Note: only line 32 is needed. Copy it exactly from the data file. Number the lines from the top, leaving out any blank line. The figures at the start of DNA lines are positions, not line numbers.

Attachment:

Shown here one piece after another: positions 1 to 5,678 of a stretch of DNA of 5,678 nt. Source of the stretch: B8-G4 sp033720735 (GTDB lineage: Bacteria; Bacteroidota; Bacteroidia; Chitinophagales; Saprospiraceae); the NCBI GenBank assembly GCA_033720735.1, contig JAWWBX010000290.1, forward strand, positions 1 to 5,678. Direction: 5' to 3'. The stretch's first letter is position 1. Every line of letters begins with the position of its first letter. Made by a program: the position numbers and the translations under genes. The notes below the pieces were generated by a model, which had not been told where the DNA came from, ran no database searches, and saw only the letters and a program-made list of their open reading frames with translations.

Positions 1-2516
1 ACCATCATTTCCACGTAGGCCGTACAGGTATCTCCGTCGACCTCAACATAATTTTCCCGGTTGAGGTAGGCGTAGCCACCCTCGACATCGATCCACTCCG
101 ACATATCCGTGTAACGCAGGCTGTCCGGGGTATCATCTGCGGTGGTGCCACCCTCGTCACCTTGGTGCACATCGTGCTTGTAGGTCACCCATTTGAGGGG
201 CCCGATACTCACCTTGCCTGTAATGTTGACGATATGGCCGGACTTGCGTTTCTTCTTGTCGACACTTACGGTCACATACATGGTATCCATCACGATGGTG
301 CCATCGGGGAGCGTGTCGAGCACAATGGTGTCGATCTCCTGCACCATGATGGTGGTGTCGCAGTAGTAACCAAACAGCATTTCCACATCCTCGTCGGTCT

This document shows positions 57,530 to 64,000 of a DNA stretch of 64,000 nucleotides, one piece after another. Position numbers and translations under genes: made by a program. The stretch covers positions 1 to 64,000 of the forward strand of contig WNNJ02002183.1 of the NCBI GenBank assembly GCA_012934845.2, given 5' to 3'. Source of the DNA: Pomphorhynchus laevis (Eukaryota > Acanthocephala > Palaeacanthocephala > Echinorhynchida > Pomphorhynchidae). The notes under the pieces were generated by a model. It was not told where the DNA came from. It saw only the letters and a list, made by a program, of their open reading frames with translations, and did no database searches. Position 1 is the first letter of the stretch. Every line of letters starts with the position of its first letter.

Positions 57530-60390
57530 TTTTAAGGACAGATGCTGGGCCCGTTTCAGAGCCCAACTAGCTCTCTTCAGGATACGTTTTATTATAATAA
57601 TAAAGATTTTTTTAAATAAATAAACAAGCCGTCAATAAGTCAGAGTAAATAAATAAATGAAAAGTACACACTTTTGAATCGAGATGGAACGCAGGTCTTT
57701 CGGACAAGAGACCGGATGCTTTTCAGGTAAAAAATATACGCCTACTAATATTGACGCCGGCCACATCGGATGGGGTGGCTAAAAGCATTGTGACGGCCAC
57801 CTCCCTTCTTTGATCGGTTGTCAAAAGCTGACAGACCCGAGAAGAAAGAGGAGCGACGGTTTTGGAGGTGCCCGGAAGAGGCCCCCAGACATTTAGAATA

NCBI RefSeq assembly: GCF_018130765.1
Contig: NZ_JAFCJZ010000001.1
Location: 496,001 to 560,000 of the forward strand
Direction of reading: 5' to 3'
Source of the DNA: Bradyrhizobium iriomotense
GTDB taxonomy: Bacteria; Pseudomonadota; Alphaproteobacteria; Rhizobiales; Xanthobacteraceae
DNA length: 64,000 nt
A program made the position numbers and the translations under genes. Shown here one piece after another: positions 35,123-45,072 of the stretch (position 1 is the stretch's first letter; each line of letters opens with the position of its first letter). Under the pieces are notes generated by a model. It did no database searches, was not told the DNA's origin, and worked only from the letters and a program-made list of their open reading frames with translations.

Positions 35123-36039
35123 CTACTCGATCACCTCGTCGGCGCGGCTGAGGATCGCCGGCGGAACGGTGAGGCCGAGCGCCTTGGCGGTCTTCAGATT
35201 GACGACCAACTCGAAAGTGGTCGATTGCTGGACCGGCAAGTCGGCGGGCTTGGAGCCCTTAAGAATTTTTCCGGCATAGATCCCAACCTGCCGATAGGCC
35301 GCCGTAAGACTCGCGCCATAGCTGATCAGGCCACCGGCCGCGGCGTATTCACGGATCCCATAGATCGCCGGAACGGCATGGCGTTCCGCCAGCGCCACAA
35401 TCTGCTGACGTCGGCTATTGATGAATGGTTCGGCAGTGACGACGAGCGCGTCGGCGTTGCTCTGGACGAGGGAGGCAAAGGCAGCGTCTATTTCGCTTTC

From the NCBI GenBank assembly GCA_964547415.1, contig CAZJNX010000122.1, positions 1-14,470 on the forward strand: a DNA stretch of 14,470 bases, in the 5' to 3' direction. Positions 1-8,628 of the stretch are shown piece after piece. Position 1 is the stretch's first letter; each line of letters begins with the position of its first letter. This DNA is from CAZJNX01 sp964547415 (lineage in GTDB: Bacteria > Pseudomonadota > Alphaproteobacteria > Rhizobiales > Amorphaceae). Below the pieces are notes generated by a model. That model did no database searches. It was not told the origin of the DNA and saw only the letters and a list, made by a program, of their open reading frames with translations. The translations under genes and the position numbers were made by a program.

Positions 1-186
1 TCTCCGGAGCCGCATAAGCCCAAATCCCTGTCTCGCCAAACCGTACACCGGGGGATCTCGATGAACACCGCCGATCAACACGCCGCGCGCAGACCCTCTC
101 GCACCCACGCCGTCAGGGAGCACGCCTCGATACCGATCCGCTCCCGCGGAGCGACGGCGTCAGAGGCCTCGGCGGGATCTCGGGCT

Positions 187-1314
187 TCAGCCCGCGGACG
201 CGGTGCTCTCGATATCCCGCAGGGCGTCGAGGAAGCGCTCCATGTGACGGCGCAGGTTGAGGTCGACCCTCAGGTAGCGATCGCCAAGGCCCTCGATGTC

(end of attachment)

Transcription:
201 CGGTGCTCTCGATATCCCGCAGGGCGTCGAGGAAGCGCTCCATGTGACGGCGCAGGTTGAGGTCGACCCTCAGGTAGCGATCGCCAAGGCCCTCGATGTC